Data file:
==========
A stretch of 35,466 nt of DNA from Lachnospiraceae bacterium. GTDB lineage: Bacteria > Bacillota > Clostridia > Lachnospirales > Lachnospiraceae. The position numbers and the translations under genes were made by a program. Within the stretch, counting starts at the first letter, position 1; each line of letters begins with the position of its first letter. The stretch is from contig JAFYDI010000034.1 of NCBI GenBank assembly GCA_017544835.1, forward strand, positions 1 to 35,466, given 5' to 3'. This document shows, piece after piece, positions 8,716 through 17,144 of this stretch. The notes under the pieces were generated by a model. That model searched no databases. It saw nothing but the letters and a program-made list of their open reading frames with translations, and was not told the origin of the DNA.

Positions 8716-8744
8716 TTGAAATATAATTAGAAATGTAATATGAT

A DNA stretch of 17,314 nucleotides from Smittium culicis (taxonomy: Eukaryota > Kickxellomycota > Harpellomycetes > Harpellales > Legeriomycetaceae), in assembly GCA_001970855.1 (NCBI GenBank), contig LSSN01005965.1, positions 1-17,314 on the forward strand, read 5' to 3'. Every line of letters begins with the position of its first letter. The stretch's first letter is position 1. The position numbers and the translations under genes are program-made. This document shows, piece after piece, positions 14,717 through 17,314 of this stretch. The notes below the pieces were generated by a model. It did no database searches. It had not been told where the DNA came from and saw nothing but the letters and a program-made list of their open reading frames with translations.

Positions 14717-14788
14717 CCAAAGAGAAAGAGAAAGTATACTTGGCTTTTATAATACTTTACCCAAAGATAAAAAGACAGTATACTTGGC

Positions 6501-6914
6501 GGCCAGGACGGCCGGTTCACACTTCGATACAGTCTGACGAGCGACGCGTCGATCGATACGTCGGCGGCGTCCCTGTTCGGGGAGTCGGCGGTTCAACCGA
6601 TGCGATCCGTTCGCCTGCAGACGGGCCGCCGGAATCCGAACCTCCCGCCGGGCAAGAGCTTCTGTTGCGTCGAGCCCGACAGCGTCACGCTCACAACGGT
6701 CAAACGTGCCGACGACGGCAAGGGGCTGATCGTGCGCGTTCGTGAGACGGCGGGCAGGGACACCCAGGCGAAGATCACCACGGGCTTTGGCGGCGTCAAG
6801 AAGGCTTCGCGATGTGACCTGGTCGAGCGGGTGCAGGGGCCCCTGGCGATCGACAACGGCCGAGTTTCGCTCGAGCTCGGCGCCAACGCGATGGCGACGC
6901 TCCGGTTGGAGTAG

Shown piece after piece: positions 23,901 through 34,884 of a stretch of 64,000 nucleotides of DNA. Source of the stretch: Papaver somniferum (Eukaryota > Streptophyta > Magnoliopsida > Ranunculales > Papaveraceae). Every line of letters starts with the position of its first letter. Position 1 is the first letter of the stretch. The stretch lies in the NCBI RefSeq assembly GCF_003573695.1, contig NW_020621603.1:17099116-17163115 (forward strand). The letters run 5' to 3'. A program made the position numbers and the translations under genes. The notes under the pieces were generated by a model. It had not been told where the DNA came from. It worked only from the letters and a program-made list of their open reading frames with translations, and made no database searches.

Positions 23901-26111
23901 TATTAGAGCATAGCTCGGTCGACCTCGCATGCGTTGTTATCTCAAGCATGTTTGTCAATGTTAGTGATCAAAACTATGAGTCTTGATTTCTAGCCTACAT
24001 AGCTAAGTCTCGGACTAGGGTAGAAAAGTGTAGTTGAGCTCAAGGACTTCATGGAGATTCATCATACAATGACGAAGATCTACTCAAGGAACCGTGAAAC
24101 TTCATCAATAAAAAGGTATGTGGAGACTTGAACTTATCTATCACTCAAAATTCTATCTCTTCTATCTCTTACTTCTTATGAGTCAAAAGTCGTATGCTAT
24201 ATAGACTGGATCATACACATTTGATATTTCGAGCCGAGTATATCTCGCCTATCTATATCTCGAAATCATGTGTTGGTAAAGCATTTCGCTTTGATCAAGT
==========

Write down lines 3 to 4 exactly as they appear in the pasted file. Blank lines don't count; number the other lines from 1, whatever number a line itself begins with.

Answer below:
8716 TTGAAATATAATTAGAAATGTAATATGAT

A DNA stretch of 17,314 nucleotides from Smittium culicis (taxonomy: Eukaryota > Kickxellomycota > Harpellomycetes > Harpellales > Legeriomycetaceae), in assembly GCA_001970855.1 (NCBI GenBank), contig LSSN01005965.1, positions 1-17,314 on the forward strand, read 5' to 3'. Every line of letters begins with the position of its first letter. The stretch's first letter is position 1. The position numbers and the translations under genes are program-made. This document shows, piece after piece, positions 14,717 through 17,314 of this stretch. The notes below the pieces were generated by a model. It did no database searches. It had not been told where the DNA came from and saw nothing but the letters and a program-made list of their open reading frames with translations.